Host: And we’re looking at why this happens. Factors like viral invasion, microvascular thrombosis, altered regulation of the renin angiotensin aldosterone system. I mean the list goes on. There’s hypovolemia, hemodynamic disturbances, inflammation. It sounds like an absolute mess. I almost feel like we’re talking about the lungs all over again. Don’t you?
Dr. Connor: Yeah. And there’s actually quite a lot of what we call organ cross talk between the lungs and the kidneys. So, things that affect the kidneys oftentimes impact lung function and vice versa. But you’re absolutely correct, that all of those mechanisms can play a role in the development of kidney dysfunction and acute kidney injury in the COVID-19 patients. The challenge is trying to understand in a given patient, which of those issues is predominating whether it’s inflammation, volume depletion, or actually volume overload, and high PEEP can also cause acute kidney injury. And trying to understand whether any of those are modifiable to potentially mitigate or ameliorate the acute kidney injury before it becomes too severe or too established in a given patient.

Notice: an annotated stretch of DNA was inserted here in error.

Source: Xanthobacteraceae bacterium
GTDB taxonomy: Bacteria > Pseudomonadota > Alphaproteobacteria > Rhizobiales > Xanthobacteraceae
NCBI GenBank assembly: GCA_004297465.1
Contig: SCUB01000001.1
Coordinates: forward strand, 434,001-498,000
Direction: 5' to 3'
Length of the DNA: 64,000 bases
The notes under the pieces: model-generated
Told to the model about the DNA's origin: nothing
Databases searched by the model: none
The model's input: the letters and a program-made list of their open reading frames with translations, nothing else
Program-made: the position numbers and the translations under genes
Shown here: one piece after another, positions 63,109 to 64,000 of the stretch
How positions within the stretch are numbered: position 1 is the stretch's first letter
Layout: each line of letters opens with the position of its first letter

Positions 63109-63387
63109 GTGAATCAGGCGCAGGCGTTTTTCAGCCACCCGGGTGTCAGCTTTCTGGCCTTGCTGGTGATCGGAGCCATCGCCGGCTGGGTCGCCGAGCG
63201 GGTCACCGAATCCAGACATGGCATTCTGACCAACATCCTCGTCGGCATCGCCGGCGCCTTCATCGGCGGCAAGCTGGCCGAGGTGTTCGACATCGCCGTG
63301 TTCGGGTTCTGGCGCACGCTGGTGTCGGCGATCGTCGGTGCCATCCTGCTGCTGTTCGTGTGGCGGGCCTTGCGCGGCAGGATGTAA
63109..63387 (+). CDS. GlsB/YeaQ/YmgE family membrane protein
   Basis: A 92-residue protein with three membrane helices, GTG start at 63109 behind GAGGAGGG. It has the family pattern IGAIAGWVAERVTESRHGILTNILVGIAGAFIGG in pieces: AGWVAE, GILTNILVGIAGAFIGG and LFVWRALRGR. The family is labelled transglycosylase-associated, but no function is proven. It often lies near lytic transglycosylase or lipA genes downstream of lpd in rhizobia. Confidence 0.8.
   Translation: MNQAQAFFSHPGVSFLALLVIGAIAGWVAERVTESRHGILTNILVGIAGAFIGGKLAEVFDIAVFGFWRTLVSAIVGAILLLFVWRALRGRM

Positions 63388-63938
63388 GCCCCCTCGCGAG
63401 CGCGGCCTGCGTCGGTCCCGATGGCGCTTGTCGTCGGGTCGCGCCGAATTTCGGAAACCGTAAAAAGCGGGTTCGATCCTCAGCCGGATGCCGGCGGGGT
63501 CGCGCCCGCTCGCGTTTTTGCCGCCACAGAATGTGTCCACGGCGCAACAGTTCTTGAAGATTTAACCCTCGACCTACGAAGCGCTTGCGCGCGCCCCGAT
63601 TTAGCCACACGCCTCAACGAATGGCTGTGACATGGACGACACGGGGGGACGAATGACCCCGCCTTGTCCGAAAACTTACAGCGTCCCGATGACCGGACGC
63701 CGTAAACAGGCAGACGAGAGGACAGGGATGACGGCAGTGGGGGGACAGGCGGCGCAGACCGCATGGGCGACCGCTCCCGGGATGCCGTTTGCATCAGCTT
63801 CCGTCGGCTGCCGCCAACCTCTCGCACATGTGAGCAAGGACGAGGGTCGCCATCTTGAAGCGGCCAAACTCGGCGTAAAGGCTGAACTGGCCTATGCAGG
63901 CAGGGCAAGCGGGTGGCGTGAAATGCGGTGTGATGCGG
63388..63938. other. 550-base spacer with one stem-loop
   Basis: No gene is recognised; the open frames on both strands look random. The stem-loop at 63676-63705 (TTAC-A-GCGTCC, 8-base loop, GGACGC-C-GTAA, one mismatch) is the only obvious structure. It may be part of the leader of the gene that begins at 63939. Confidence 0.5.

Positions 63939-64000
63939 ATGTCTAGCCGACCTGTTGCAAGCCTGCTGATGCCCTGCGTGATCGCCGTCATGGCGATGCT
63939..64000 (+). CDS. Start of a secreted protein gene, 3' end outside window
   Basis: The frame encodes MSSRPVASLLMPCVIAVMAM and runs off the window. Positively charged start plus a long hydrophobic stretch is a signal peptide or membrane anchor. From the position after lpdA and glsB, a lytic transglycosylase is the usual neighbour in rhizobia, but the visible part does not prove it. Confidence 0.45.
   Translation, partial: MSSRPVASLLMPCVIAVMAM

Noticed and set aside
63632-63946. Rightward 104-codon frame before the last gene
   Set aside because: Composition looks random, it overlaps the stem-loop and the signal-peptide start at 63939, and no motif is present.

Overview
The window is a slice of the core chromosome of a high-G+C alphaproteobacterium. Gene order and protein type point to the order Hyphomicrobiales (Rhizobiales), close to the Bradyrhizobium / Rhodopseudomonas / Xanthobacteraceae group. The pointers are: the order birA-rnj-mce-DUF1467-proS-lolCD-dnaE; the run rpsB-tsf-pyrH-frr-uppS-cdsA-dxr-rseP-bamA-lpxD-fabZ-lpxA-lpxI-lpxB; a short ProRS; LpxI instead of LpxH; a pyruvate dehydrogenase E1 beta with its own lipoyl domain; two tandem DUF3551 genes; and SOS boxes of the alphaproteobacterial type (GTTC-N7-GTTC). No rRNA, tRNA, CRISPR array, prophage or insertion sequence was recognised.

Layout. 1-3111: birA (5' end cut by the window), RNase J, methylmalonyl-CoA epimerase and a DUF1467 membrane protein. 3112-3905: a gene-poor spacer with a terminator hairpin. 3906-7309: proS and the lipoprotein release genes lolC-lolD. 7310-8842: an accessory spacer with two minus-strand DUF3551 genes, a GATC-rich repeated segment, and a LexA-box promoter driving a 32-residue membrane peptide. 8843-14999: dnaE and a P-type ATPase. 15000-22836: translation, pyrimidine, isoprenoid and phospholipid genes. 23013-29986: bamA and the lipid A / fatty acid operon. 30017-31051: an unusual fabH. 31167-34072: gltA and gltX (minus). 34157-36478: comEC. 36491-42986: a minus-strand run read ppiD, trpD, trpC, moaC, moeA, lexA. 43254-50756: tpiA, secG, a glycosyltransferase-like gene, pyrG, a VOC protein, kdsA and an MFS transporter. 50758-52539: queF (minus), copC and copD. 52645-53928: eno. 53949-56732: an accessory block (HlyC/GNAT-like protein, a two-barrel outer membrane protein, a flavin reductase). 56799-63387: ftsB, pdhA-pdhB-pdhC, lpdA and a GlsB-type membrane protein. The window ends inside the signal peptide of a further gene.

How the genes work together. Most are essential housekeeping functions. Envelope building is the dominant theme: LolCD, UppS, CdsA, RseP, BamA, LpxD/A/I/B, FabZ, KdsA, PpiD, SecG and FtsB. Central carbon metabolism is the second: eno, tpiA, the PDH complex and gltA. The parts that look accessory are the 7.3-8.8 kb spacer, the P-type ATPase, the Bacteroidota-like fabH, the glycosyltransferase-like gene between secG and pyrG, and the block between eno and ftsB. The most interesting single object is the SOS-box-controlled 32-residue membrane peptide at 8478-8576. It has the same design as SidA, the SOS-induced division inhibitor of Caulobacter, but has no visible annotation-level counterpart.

Host: When someone presents with acute kidney injury, what does that do to the mortality rate?
Dr. Connor: Well the presence of acute kidney injury is certainly associated with an increased risk of death for whatever brings you into the intensive care unit. And that continues as well in COVID-19. It’s not clear that the acute kidney injury itself is increasing or causing a higher rate of death but it’s likely associated or it’s a marker of how sick the patient is. So, it gives you a window into the fact that this patient is sicker and therefore at an increased risk of death. But the presence of AKI is certainly associated with a higher rate of death of all things in the Intensive Care Unit.
Host: Oh, okay. Now, let’s talk about some ways of treating this. Renal replacement therapy, why? Why do you go to this and when do you pull the trigger and say, this is absolutely the way to go?